Bodily aesthetic affects: towards a wider spectra of desire

Davy, Zowie (2014) Bodily aesthetic affects: towards a wider spectra of desire. In: XVIII ISA World Congress of Sociology, 13th-19th July 2014, Yokohama.

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The sexualisation of trans people is a thorny issue due to the pathologizing undertones within sexological literature. After many years of being on the one hand, silenced about sexuality or on the other hyper-sexualized, for fear of being pigeon-holed as unworthy recipients of medical interventions by the medical teams providing healthcare, transsexual and transgender people have started to explore and produce their “sexual bodies” and represent them in novel ways through prose, poetry and pornographic film. ’The political move to illustrate the wider ‘spectra of desire’ (Stryker, 2006) and experiences of trans-sexuality was announced to be politically important as a way of shifting stereotypical associations surrounding trans embodiment and sexuality generally. These projects of sexual representation rely on transforming spaces and discourses within cultural mediums in which transpeople explore their sexuality. Pornography and erotica are two sites that offer personalized accounts of trans-sexuality that often speaks back to their medicalization. I argue, in the words of Kate Bornstein (1994: 163), these erotic productions offer “irreverence for the established order” and incorporate the “often dizzying use of paradox” which underpins my analysis. Using trans erotica texts, I will illustrate that ‘transsexualism’ and ‘transgenderism’ are not solely about gender, as a core characteristic, and suggest that sexuality is part of trans subjectivity too. I will suggest further that new representations of trans-sexuality within the erotic representations pose challenges to the medical policy and practices surrounding trans medicalization and the sedated ideas surrounding transpeople as either non-sexual or hyper-sexual. This focus on erotica allows for new analyses and conceptualizations of trans-sexuality that incorporate bodily aesthetic affects of the transitioned and transitioning body. Simultaneously, understanding trans bodily aesthetic affects helps us move away from territorialized identitarian markers, such as gay, lesbian and bi and explore a wider spectra of trans desire.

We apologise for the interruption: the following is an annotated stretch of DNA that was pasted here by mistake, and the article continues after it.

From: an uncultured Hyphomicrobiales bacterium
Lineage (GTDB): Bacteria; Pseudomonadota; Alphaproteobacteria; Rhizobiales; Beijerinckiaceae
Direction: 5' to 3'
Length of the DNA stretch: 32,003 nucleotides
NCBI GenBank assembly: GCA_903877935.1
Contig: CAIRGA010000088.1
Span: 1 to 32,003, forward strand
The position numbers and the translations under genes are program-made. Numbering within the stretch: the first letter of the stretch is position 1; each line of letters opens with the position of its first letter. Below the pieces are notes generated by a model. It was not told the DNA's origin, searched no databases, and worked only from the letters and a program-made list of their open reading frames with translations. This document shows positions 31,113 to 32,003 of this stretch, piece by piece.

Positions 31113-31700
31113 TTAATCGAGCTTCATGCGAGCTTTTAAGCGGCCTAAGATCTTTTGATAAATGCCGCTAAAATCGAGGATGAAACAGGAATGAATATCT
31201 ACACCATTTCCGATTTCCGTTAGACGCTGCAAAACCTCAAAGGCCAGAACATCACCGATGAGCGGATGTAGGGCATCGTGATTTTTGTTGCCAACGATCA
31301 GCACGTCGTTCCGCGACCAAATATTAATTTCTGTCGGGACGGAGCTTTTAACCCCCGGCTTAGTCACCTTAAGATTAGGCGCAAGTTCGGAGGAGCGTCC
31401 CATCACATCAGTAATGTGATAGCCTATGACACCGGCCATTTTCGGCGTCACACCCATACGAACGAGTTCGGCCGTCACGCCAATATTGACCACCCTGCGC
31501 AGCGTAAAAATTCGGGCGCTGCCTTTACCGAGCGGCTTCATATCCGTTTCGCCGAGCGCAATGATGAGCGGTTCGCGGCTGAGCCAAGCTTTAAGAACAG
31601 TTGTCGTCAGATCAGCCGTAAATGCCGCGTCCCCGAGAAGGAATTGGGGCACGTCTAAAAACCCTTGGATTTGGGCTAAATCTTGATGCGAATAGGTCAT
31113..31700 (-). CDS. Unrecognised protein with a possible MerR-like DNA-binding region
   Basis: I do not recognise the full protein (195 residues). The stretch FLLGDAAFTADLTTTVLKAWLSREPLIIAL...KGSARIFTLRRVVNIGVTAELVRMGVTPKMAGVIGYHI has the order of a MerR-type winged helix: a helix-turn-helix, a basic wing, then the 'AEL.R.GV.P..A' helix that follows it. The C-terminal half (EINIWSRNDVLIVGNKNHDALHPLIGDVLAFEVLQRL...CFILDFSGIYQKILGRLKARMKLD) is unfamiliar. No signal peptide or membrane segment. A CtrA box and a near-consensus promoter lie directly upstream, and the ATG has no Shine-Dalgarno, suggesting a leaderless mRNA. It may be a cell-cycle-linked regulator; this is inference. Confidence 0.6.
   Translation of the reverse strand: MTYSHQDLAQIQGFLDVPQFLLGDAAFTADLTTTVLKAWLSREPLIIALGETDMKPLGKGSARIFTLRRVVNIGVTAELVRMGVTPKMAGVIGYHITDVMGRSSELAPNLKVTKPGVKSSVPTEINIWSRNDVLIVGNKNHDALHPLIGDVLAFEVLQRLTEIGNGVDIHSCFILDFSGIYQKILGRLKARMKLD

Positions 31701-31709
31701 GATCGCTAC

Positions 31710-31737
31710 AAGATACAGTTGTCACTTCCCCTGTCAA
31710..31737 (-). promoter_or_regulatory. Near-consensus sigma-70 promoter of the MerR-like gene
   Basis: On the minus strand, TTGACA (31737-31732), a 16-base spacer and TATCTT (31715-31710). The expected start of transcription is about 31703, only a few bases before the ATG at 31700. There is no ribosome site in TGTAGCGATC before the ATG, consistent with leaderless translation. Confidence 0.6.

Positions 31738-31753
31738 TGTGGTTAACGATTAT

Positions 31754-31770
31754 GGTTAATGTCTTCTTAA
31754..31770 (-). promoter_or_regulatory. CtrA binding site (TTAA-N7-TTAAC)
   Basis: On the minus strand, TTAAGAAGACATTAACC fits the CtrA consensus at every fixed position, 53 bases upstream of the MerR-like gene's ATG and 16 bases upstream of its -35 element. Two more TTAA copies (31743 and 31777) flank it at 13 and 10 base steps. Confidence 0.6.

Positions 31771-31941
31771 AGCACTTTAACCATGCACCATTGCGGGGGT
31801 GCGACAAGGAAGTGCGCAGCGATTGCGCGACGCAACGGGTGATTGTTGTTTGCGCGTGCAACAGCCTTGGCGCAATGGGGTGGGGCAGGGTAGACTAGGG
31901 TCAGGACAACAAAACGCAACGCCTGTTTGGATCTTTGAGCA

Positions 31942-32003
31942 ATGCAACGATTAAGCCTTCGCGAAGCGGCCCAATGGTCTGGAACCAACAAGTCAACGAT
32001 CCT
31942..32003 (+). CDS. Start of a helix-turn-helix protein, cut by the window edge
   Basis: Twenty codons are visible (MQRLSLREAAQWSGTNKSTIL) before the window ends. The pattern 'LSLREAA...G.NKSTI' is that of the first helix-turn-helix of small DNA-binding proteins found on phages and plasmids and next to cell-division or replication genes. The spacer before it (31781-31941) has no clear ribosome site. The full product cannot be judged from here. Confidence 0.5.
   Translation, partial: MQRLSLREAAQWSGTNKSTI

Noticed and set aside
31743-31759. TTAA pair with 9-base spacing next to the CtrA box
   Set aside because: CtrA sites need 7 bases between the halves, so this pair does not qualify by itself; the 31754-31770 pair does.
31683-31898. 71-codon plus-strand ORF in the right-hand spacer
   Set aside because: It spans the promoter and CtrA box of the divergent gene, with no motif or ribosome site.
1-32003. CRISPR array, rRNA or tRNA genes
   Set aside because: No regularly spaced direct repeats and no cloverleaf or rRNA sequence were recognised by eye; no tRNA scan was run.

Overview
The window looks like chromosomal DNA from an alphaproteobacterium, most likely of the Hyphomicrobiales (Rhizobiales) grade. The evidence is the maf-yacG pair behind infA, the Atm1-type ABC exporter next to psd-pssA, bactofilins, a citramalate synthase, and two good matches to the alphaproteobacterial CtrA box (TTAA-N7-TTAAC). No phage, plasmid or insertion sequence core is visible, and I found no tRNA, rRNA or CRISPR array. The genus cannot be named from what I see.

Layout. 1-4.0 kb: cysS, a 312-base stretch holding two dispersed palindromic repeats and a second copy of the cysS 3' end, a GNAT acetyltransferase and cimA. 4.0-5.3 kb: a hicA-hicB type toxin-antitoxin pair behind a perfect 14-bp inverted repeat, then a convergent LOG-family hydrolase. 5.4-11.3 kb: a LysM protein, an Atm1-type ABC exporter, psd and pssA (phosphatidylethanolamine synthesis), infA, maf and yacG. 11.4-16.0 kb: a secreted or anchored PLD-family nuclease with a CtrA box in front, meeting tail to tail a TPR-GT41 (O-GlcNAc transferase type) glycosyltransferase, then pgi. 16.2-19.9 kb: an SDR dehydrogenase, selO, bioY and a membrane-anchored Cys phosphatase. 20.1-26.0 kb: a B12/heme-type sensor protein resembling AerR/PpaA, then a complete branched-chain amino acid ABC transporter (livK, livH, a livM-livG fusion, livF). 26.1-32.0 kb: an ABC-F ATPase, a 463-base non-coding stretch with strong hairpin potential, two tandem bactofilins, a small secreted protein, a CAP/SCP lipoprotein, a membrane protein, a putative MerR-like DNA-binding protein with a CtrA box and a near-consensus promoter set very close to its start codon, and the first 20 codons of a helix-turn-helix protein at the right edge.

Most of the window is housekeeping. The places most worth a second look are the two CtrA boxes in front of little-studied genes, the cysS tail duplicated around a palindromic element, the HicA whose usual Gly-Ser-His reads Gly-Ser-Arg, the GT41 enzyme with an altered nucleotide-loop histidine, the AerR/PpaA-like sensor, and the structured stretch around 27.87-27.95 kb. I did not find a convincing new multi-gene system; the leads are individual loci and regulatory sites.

Keywords:trans* desire, sexuality, bodily aesthetics, erotica, medical policy
Subjects:L Social studies > L300 Sociology
L Social studies > L510 Health & Welfare
L Social studies > L320 Gender studies
Divisions:College of Social Science > School of Health & Social Care
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ID Code:15020
Deposited On:21 Sep 2014 20:34

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